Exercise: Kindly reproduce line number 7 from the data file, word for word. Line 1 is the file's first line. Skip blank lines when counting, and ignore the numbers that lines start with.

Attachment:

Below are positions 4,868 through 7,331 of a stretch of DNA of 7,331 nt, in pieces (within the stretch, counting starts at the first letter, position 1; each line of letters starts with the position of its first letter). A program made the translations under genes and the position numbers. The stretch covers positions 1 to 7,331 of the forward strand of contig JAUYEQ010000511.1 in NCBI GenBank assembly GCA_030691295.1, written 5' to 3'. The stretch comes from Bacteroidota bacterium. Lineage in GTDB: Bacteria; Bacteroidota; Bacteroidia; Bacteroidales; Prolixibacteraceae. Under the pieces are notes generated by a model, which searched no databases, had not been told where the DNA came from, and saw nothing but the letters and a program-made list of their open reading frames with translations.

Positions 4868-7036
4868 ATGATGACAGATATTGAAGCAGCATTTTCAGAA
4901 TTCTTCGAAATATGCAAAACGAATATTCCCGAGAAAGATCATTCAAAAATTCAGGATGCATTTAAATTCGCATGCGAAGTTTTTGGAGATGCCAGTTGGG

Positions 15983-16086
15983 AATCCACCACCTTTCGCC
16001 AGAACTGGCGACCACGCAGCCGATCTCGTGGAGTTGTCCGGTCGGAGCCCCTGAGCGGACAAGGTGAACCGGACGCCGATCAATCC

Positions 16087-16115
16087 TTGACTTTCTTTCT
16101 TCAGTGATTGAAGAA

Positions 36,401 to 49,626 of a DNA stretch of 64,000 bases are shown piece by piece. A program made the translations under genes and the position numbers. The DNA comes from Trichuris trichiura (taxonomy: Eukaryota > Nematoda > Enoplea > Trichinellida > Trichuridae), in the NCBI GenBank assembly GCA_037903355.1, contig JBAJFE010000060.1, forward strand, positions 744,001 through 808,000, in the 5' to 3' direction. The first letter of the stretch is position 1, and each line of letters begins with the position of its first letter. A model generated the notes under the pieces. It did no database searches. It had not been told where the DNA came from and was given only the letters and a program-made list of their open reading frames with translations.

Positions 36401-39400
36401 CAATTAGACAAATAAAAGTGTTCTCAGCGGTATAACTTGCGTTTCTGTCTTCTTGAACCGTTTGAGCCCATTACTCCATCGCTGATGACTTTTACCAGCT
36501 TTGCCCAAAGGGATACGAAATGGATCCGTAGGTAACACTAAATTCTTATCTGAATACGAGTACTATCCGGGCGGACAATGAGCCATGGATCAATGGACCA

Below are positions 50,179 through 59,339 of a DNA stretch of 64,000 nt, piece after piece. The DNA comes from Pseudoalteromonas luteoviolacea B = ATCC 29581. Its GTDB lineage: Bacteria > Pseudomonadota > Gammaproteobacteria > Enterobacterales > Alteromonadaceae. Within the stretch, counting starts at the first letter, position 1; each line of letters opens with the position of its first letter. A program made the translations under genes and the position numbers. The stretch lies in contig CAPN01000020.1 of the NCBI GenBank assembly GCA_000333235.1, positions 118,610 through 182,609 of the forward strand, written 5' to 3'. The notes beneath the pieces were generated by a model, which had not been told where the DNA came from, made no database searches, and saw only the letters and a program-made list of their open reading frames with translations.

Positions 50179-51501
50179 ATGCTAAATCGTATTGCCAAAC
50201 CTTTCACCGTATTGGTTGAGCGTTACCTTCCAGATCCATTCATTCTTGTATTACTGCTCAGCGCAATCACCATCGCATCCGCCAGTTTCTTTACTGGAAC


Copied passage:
16001 AGAACTGGCGACCACGCAGCCGATCTCGTGGAGTTGTCCGGTCGGAGCCCCTGAGCGGACAAGGTGAACCGGACGCCGATCAATCC